“We needed to understand the financial landscape and the regulations in all the countries we wanted to operate in. Then we had to build a product that is compliant but also flexible enough to enable constant innovation and service enhancements,” says Jartelius. “You can't just copy and paste from one country to another and be completely successful. You need to consider a lot of variables.”
Security was another top priority, particularly as the digital financial services sector continues to attract increasingly skilled and determined cybercriminals.
“Security is critical to protect people's livelihoods. We are handling real money produced by countries’ central banks. That’s why we need to ensure we’re always using state-of-the-art security measures and solutions,” Jartelius emphasizes.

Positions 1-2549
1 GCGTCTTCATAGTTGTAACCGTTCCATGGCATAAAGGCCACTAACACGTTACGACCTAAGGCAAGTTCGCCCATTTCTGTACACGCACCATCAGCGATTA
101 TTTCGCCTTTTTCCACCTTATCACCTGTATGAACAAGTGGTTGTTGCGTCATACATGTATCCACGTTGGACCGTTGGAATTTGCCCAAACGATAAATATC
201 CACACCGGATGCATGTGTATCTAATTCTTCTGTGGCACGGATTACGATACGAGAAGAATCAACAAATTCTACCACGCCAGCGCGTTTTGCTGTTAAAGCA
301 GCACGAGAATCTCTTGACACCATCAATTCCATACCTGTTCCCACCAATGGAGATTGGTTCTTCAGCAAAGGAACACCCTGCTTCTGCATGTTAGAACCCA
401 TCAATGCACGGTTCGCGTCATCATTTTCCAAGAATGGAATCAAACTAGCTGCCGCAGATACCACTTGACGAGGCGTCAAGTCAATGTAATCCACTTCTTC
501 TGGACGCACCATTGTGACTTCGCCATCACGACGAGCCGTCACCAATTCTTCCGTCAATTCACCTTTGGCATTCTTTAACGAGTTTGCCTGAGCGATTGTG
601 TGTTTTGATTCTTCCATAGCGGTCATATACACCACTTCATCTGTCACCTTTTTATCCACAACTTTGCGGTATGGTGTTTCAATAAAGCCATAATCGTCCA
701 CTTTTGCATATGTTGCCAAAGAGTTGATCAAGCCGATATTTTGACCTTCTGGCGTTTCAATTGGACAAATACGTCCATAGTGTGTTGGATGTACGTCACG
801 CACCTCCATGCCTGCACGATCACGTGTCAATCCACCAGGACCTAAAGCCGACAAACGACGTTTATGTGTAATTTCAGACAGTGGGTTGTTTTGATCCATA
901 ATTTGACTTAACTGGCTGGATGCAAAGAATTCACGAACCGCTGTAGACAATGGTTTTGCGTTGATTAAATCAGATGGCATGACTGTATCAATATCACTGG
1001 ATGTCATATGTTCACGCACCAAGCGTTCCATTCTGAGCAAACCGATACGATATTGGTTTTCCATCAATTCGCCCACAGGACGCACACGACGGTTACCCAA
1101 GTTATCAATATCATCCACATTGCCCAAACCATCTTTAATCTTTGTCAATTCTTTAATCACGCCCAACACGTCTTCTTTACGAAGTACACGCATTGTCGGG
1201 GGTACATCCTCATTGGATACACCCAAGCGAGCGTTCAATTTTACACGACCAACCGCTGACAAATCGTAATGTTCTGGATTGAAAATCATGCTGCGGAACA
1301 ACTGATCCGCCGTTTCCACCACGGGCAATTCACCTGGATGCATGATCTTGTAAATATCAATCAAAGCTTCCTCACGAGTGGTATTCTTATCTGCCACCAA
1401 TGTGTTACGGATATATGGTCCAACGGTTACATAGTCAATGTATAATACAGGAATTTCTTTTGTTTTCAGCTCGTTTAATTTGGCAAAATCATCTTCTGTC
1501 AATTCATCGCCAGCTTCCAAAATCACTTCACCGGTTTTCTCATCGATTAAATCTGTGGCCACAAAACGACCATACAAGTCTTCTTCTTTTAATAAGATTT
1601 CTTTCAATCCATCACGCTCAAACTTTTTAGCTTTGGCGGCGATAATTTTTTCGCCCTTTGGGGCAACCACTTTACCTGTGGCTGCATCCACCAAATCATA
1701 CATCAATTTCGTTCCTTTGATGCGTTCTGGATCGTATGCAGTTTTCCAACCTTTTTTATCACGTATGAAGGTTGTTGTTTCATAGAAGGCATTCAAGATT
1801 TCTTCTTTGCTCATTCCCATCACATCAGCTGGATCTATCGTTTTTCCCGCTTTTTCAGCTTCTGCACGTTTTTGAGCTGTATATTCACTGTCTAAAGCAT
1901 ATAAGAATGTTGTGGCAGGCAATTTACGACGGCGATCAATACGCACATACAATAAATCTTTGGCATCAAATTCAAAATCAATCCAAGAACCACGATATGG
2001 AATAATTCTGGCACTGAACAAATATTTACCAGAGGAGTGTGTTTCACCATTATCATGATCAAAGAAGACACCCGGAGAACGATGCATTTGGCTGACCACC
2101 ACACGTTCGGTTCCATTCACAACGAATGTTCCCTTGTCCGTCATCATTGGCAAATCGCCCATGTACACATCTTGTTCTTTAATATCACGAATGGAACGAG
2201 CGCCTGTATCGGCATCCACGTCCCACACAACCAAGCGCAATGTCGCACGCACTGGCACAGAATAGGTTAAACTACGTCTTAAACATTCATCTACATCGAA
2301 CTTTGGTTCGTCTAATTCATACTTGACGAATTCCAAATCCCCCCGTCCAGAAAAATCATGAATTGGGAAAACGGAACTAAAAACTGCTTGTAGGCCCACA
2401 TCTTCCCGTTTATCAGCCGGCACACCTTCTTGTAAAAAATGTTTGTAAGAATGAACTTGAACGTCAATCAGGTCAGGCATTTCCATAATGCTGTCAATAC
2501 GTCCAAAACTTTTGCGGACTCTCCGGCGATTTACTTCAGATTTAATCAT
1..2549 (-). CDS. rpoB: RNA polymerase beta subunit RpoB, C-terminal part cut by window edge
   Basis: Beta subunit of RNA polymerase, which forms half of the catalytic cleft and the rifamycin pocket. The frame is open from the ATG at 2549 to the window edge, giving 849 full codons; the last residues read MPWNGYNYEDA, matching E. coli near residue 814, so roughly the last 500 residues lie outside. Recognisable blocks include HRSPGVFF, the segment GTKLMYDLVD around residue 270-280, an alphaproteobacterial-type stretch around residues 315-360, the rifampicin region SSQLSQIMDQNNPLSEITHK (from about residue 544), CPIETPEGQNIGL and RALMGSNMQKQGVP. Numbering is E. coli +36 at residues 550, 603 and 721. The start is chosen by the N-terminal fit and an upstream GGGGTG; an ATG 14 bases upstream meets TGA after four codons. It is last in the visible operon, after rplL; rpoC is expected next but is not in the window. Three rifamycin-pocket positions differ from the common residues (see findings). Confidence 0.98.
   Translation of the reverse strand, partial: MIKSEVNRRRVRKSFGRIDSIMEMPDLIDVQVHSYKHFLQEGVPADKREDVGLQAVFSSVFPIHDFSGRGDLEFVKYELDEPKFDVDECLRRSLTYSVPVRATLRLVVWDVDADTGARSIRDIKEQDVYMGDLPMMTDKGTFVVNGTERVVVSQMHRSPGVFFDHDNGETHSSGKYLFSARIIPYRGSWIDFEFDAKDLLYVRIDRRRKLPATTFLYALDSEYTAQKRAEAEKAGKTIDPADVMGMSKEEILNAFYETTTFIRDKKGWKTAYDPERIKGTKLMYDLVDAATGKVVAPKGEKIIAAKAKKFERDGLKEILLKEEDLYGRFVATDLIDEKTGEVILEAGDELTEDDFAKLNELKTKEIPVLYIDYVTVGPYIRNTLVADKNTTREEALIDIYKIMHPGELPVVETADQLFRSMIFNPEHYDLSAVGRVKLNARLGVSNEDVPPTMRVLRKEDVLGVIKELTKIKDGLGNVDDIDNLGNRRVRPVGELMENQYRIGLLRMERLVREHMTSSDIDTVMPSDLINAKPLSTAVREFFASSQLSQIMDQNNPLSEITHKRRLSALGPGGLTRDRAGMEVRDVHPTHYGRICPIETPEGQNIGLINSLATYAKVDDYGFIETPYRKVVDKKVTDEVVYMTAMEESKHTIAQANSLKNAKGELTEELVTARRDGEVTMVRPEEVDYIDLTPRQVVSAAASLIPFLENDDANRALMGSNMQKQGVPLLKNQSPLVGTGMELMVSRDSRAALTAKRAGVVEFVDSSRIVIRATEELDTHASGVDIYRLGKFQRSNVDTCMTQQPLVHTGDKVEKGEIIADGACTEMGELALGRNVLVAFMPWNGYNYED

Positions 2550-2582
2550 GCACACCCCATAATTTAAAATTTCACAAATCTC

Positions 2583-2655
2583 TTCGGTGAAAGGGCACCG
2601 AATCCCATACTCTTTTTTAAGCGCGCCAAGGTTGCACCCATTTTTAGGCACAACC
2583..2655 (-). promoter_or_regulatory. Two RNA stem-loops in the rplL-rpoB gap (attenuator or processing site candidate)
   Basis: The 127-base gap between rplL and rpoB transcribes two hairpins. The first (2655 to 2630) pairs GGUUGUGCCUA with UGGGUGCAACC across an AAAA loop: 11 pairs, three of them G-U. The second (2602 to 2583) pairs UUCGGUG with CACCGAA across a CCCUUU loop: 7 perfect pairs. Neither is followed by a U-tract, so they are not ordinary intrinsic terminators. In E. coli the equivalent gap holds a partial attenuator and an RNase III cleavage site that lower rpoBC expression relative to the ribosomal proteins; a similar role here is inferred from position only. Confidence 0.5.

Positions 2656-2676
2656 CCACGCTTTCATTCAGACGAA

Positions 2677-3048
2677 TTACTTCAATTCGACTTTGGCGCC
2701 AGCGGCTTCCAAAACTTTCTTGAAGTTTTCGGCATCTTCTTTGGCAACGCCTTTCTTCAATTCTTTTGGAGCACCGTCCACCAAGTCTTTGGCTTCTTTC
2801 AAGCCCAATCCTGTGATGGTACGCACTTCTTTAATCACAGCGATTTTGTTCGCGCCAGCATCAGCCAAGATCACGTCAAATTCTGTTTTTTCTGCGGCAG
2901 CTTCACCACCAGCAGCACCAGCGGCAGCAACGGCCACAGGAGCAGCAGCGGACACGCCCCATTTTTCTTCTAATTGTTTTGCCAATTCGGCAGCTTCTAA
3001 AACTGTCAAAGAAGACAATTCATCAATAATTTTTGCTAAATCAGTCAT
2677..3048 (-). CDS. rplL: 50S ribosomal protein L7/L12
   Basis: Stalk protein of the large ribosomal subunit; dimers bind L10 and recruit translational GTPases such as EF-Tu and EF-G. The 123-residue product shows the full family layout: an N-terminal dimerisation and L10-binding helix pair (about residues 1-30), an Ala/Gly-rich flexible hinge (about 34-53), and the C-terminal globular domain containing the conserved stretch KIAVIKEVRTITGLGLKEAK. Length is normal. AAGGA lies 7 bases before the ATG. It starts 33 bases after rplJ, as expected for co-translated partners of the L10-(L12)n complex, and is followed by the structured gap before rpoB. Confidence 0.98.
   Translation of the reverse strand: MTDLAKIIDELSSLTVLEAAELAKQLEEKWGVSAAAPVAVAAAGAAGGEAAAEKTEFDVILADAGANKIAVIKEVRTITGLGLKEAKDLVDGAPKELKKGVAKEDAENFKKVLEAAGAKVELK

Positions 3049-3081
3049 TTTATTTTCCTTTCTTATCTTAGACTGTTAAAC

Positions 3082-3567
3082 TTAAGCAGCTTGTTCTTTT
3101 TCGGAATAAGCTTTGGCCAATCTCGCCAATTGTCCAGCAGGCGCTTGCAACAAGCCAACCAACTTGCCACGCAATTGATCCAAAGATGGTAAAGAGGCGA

“Our work in this field is significant. We are aiming to bring financial inclusion and empowerment to previously unconnected people—and to do so on an unprecedented scale.”
In many jurisdictions, regulations stipulate that personal data is not allowed to leave the country, presenting a further challenge for multinational companies like Ericsson.
There are also commercial considerations. To ensure that Ericsson could leverage its existing distribution channels and customer relationships, the wallet platform needed to support services related to both telecoms and finance.
For example, consumers should be able to use a wallet account to top up their mobile prepaid credit or make peer-to-peer transfers to other individuals and businesses. Furthermore, the platform had to deliver commission to agents helping consumers convert cash into electronic monetary value and vice versa.